15 July 2007 (Jakarta Post) – A story about the Kris, or keris, the characteristic wavy-bladed knives of the Malay world, in conjunction with an exhibition in the Neka Art Museum in Bali. It’s interesting that the story notes how the blade is honoured in ceremonies involving the Hindu god, Brahma – indicative of the unique syncretism of Hinduism in Bali.
Magic of metal: Spiritual and physical powers of the kris
Whether created by human hands or of supernatural origin, krises are believed to be physical manifestations of invisible forces. Forged in fire but symbolic of water, a kris represents a powerful union of cosmic complementary forces.
A distinctive feature of many krises is their odd number of curves, but they also have straight blades. Krises are like naga water-serpents that are associated with irrigation canals, rivers, springs, wells, spouts, waterfalls and rainbows.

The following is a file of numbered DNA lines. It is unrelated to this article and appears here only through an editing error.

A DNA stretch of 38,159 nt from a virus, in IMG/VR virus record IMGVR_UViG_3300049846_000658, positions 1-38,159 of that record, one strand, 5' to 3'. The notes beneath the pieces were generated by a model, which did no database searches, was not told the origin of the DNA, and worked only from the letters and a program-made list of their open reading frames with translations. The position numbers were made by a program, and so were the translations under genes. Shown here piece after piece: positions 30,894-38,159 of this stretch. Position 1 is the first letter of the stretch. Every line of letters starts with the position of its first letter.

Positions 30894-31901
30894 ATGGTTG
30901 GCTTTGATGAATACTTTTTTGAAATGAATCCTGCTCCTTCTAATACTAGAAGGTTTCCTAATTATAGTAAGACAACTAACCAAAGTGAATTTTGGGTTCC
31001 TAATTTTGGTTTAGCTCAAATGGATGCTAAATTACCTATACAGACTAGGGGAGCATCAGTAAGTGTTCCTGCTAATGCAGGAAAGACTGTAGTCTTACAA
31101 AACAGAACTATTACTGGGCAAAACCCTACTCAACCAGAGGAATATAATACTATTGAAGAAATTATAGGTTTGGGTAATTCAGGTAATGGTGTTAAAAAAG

Some krises have a naga head carved near their base with the body and tail following the curves of the blade to the tip. A wavy kris is a naga in motion, aggressive and alive; a straight blade is one at rest, its power dormant but ready to come into action.
Different types of whetstones, acidic juice of citrus fruits and poisonous arsenic, bring out the contrast between the dark black iron and the light-colored silvery nickel layers that together form pamor, damascene patterns on the blade.
These motifs have specific names that indicate their special powers: udan mas (golden rain) is good for prosperity, wos wetah (unbroken rice grains) brings well-being.
The kris is an important family possession and considered to be an ancestral deity, as weapons often play critical roles in the rise and fall of families and fortunes in history.
Heirloom krises have proper names that describe their power: Ki Sudamala is Venerable Exorcist and repels negative forces, Ki Baju Rante is Venerable Coat of Armor and spiritually protects one wearing it.
In Bali, an heirloom kris and other such metal objects are presented offerings every 210 days on the day known as Tumpek Landep, which means “sharp”.
They are cleaned, displayed in temple shrines, and presented with incense, holy water, and red-colored food and flowers to honor Hindu god of fire Brahma.
This is followed by prayers for a sharp mind to Sanghyang Pasupati, the deity who empowers sacred objects and defeats ignorance.
Read more about the kris in Balinese life.